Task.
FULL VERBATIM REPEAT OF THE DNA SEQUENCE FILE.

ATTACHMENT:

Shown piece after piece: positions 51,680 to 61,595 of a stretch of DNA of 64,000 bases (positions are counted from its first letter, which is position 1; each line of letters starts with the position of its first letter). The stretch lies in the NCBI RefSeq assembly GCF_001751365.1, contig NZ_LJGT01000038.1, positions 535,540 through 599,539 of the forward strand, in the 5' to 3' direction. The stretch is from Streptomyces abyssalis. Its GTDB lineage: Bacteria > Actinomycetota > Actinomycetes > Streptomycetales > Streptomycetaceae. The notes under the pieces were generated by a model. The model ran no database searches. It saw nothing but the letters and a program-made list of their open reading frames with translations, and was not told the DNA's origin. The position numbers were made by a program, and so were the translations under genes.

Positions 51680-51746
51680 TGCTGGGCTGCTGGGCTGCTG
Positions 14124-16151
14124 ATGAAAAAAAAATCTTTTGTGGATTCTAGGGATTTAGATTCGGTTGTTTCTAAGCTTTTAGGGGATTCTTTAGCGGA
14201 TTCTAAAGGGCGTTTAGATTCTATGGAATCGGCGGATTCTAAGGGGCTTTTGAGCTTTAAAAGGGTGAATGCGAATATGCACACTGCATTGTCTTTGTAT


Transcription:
Shown piece after piece: positions 51,680 to 61,595 of a stretch of DNA of 64,000 bases (positions are counted from its first letter, which is position 1; each line of letters starts with the position of its first letter). The stretch lies in the NCBI RefSeq assembly GCF_001751365.1, contig NZ_LJGT01000038.1, positions 535,540 through 599,539 of the forward strand, in the 5' to 3' direction. The stretch is from Streptomyces abyssalis. Its GTDB lineage: Bacteria > Actinomycetota > Actinomycetes > Streptomycetales > Streptomycetaceae. The notes under the pieces were generated by a model. The model ran no database searches. It saw nothing but the letters and a program-made list of their open reading frames with translations, and was not told the DNA's origin. The position numbers were made by a program, and so were the translations under genes.

Positions 51680-51746
51680 TGCTGGGCTGCTGGGCTGCTG
Positions 14124-16151
14124 ATGAAAAAAAAATCTTTTGTGGATTCTAGGGATTTAGATTCGGTTGTTTCTAAGCTTTTAGGGGATTCTTTAGCGGA
14201 TTCTAAAGGGCGTTTAGATTCTATGGAATCGGCGGATTCTAAGGGGCTTTTGAGCTTTAAAAGGGTGAATGCGAATATGCACACTGCATTGTCTTTGTAT